provides service throughout Alaska.  UAF plays a major role in the 
economic development and well being of the State.

As an institution of research and higher education, the mission of the 
University of Alaska Fairbanks is to provide the resource needed to move 
Alaska and its people into an intellectually stimulating and economically 
sound future.

------------------------------------------------------------------------------

					Draft 3 

UAF, Alaskaıs land, sea and space grant institution is a community of 
leaders and learners dedicated to advancing our State and its people 
through the pursuit and dissemination of knowledge, especially that 
knowledge which relates to living and working in the north.

--------------------------------------------------------------------------

					Draft 4 

As Alaskaıs Land Grant, Sea Grant and Space Grant University, the 
University of Alaska Fairbanks (UAF) offers a wide range of instruction, 
research and service programs for the entire State.  However, UAF places 
special emphasis on its commitments to Interior Alaska, to its relationship 
with Alaskaıs rural and native people, to its role as the major research 
center for the State.  Although UAF possesses particular strengths in the 
sciences and technology, its instructional programs ­ from certificate 
through Ph.D. ­ are firmly rooted in the liberal arts and sciences.  
Experiential learning and the integration of research and teaching are 
important components of UAFıs effort to provide each student with the 
educational opportunities of a research campus while maintaining the 
intellectual community of a small school.  Through the coordination of 
programs in instruction, research and public outreach, UAF seeks to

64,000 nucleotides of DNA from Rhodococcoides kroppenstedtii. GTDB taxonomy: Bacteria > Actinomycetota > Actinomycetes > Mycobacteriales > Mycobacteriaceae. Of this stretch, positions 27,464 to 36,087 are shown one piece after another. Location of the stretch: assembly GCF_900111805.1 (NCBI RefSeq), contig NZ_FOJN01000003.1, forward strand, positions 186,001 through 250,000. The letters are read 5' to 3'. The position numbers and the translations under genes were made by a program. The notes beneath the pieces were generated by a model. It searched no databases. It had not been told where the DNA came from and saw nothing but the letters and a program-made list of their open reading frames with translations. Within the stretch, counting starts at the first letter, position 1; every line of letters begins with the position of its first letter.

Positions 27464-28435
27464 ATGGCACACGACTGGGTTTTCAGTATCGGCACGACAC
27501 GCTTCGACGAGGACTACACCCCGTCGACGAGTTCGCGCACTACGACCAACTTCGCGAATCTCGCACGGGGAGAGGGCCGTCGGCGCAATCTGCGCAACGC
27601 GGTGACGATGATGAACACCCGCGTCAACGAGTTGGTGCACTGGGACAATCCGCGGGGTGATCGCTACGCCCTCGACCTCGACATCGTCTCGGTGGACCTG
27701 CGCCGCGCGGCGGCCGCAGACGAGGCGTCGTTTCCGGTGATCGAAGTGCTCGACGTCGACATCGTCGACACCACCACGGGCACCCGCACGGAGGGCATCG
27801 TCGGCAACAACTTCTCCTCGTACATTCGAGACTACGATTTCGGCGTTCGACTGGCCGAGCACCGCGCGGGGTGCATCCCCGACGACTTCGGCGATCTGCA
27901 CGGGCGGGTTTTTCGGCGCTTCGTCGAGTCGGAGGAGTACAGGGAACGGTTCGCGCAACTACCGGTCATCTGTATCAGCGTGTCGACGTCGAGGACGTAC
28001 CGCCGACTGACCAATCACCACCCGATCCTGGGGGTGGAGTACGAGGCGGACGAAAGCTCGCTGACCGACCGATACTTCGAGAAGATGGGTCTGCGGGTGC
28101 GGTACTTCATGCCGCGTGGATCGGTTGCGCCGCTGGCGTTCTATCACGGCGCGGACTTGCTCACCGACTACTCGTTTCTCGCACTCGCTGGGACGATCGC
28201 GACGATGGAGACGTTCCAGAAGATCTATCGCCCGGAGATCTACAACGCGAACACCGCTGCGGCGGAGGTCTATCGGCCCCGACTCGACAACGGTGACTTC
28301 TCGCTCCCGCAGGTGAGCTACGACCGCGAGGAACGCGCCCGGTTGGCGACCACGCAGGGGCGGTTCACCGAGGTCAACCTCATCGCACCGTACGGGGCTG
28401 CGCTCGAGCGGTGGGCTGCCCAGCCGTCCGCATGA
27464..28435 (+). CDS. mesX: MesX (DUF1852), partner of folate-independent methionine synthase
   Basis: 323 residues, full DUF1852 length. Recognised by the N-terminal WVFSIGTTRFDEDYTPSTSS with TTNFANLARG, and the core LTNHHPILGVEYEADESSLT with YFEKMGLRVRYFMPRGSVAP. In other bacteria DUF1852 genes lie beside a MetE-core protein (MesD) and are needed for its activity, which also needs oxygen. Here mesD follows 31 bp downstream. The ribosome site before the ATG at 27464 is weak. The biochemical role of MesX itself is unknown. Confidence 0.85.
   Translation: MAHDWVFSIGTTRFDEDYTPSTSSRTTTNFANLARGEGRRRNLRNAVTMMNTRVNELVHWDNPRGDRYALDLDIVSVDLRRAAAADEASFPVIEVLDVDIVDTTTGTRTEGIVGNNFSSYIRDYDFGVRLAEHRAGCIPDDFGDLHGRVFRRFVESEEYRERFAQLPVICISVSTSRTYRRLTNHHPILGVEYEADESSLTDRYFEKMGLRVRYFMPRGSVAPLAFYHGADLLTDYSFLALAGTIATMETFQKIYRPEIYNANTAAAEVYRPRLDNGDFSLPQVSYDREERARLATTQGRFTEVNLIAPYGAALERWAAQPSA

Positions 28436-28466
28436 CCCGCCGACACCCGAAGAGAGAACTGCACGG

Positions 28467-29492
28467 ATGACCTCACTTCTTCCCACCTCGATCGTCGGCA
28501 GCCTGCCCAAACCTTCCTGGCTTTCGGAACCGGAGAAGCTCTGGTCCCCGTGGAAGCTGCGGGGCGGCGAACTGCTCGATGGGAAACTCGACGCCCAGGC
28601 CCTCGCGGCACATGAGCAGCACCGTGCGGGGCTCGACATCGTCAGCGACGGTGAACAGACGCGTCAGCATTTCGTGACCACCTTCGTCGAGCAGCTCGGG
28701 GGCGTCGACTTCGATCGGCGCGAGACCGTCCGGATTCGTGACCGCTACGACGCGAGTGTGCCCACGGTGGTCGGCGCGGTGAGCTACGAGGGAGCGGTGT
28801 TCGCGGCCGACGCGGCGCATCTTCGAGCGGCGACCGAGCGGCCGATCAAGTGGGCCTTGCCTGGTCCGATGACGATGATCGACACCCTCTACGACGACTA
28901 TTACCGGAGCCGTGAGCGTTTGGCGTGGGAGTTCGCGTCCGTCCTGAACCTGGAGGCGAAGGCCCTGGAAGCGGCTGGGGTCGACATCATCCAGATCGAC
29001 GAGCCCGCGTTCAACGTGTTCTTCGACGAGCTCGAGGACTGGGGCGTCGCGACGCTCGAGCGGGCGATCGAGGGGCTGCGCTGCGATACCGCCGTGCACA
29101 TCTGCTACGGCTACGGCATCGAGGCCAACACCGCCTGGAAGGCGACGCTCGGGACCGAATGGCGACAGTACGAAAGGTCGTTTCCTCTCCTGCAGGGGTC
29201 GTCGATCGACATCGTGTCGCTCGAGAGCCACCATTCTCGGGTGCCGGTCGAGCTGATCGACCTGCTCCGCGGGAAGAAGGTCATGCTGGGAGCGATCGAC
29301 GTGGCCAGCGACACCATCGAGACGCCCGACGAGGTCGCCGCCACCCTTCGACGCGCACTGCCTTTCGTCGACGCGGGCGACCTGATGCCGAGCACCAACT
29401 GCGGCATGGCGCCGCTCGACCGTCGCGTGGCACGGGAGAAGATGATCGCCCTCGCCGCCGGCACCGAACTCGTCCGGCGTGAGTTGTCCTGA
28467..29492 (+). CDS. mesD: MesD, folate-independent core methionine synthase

provide the resources needed to move Alaska and its people into an 
intellectually stimulating and economically sound future.


***************
ATTACHMENT 92/3
UAF FACULTY SENATE #90
FEBRUARY 7, 2000
SUBMITTED BY ADMINISTRATIVE COMMITTEE


			ACADEMIC LIAISON FACULTY FELLOW
				CALL FOR NOMINATIONS

The Faculty Alliance and the President of the University are calling for 
nominations for the position of Faculty Fellow in the Office of the 
President for one year beginning July 1, 2000.

The Faculty Fellow will serve as the presidentıs academic advisor, which 
includes providing the president a view of academic issues and traditions, 
facilitating inter-MAU communication to faculty on systemwide academic 
issues, serving as ex-officio member of the Faculty Alliance, and serving 
as faculty liaison to the Systemwide Academic Council.
 
The Faculty Alliance will serve as the search committee and make 
recommendations to the President of the University. The President will 
select the candidate and offer the appointment.  If the appointment is 
accepted, the President will buy out the successful candidateıs contract 
for one year. The President will also provide on-campus housing for the 
duration.

Nominations may be made either by the applicant or by another faculty 
member or administrator within the university system.  Nomination 
packets should consist of a completed nomination form, a letter of 
nomination summarizing the nomineeıs abilities relative to the position 
and the universityıs strategic initiatives,  three references, and current 
curriculum vita.  

DEADLINE FOR SUBMISSION:  March 1, 1999

Nomination packets should be submitted to the nomineeıs local faculty 
governance leader as shown below.  

UAF - Ron Gatterdam, President		UAA - Lauren Bruce, President
	UAF Faculty Senate		UAA Faculty Senate